Toshiba's OCZ acquisition: what it means for both companies

SSD is also one such form factor. Many companies have started to address these issues and I expect many more will follow. I believe OCZ's experience in leading the initial phase of SSD market creation will be valuable for us to address these moves in the market going forward.

TRP: Ralph - how has the transition to the new company, OCZ Storage Solutions, gone this first quarter? What have been the biggest challenges?

RS: The transition has gone more smoothly than even I had envisioned. We have been able to retain over 98% of the people and there is an excitement that has been missing at OCZ for a while. Toshiba has essentially left us alone to build back the business. That, however, is also what has been the biggest challenge; getting customers to trust in OCZ after a very tumultuous year.

TRP: What has happened to the rest of the product portfolio of OCZ - PSU, memory etc?

RS: We discontinued all memory products long before the close of the Toshiba transaction. We sold off the PSU business to a group that committed to support our existing long-term customers, which was a win for everyone involved.

One of the other key changes for us is that we are no longer manufacturing. We sold that entire group to PTI in Taiwan, who are a long term Toshiba partner. This takes our cost model down even further and allows us to focus on developing and driving products into production. It takes some of our resources away from mundane things like yield enhancements and other production related items.

TRP: What is the focus of OCZ's future offering when it comes to the client market?

RS: OCZ has always been known to push the limits in performance. For the client market we are biased towards that end, supporting mostly enthusiasts and gamers. As an example we just launched our latest Revo PCIe based drive that just shatters performance levels for this set of customers.

We have full control of the controller and firmware development and now have access to the "guts" of the flash allowing us to better optimize for this type of category of products. We are taking a lot of the enterprise product robustness, reliability and quality procedures and applying them to client drives, and follow a very diligent development phase gate system to ensure a quality product.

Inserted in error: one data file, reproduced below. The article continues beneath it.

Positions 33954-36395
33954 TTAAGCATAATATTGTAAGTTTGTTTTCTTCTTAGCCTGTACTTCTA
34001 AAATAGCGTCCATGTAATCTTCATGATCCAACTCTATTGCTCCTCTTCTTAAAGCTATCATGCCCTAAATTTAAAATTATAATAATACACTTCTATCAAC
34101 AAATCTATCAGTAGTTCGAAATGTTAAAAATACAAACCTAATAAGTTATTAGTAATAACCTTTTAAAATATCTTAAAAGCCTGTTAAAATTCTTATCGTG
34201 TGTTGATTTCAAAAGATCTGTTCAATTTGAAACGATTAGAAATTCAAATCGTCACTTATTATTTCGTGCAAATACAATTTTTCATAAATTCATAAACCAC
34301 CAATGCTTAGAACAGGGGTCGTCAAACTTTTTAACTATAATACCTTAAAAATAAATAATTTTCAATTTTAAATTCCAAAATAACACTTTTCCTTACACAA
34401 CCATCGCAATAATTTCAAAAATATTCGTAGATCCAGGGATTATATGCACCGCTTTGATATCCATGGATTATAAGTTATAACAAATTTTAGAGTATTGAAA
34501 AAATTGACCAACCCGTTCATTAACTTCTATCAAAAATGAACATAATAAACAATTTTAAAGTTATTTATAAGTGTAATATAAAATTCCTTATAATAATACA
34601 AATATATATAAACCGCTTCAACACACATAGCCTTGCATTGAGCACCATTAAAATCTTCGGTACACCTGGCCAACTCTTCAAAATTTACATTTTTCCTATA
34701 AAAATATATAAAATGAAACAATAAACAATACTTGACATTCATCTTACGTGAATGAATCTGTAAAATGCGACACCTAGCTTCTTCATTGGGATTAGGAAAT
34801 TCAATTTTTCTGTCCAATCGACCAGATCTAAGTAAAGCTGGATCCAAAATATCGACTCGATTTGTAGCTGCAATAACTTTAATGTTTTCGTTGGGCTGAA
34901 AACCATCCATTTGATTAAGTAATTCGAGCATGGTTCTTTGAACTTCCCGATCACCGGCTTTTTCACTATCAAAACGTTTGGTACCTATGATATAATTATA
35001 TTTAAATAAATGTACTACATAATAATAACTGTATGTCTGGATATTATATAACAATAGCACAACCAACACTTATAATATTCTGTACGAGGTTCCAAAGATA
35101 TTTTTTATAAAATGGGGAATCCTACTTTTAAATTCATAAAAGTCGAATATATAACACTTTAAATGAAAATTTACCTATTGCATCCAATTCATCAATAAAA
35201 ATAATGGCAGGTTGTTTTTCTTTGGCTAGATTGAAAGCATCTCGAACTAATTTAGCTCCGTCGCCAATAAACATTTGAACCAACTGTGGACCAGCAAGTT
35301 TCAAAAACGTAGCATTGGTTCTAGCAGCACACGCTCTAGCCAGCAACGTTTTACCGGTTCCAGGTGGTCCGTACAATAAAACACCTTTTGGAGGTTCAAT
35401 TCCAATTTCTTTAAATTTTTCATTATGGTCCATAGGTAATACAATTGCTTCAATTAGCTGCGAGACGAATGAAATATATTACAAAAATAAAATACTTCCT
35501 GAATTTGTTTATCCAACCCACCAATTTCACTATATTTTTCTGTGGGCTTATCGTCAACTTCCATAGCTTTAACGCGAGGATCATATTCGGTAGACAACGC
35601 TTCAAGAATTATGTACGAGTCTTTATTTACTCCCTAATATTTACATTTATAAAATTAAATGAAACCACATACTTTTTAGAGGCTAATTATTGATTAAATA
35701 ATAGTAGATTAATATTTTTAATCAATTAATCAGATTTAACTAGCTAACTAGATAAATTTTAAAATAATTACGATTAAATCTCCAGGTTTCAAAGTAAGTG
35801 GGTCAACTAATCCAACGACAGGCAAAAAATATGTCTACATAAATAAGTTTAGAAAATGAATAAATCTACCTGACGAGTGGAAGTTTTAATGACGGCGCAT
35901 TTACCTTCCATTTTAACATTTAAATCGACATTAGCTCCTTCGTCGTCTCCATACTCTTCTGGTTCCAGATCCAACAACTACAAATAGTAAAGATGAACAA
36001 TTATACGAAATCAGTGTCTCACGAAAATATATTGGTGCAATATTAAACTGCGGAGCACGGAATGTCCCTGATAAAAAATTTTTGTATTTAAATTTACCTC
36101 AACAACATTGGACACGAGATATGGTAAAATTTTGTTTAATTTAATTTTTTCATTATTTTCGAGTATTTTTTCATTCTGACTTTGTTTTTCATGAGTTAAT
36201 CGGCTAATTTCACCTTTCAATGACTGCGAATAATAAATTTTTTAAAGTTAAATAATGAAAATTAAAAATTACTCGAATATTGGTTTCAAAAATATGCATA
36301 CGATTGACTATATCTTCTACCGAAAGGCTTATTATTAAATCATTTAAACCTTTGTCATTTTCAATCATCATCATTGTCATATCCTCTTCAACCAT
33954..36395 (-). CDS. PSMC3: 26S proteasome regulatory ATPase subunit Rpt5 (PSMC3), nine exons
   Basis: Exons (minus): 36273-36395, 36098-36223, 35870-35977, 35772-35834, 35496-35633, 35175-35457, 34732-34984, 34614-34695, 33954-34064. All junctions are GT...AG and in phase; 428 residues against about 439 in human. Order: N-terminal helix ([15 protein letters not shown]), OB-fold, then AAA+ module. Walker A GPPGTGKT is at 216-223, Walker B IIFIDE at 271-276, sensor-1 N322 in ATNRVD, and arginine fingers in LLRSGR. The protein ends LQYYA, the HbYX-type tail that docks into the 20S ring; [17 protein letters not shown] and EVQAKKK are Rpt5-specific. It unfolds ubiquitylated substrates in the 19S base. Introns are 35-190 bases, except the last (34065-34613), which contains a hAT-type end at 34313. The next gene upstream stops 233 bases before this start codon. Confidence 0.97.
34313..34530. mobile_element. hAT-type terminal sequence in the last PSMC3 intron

Our return rates in client drives have just plummeted based on what we now do to bring them to market.

TRP: In the new OCZ Storage Solutions company is there a level of collaboration between Toshiba and OCZ's R&D?

RS: Absolutely. We have already learned a significant amount of what we need to do in our controller development to support next gen flash. OCZ has also stopped developing SAS drives as this is a strength of Toshiba's, and that allows us to focus more on our core capability in SATA and PCIe. We have very little overlap of products today, and a year from now we will ensure there is no overlap.

TRP: Can you tell us anything else about what is coming down the roadmap? What can customers on both sides, client and enterprise, expect over the next twelve months?

RS: The client news will be the launch of a TLC drive, and for enterprise we will be releasing a series of new PCIe drives. You will also see Gen 3 NVME based drives in a 2.5 inch, M.2 and edge card form factors.

TRP: The competition has had a lot of success with TLC based SSDs for the value market, can we expect to see a TLC drive from OCZ in the near future?

RS: Yes, and it can't happen fast enough. This is a drive we have partnered with the Toshiba Client SSD group and expect to release in the coming months. While it will not play directly into our performance oriented strategy, it does round out our client portfolio. This is something that is important to our channel partners as it drives further volume.

TRP: What does the future of SSD entail? Unified memory? 3D? SHDD?

RS: 3D will be the next big wave. Our next gen controller will support this type of memory technology, however I believe we are at least a year away from seeing a drive in the market based in this technology.

TRP: In closing, is there anything you would like to say to our TechRadar Pro readers?

RS: OCZ is back with a vengeance. We have the backing of the largest NAND supplier in the world, and the company has gone through a major transformation. It is our belief that without the core NAND technology a standalone SSD company will not be able to compete long term.

We now have all the technology pieces necessary: silicon controller technology, firmware, application software and NAND. We are very excited to continue to bring out leading edge products for our customers, as Toshiba has kept us separate it allows us to be lean and mean, giving us an even greater degree of flexibility to deliver for our customers.

Desire Athow
Managing Editor, TechRadar Pro

Désiré has been musing and writing about technology during a career spanning four decades. He dabbled in website builders and web hosting when DHTML and frames were in vogue and started narrating about the impact of technology on society just before the start of the Y2K hysteria at the turn of the last millennium.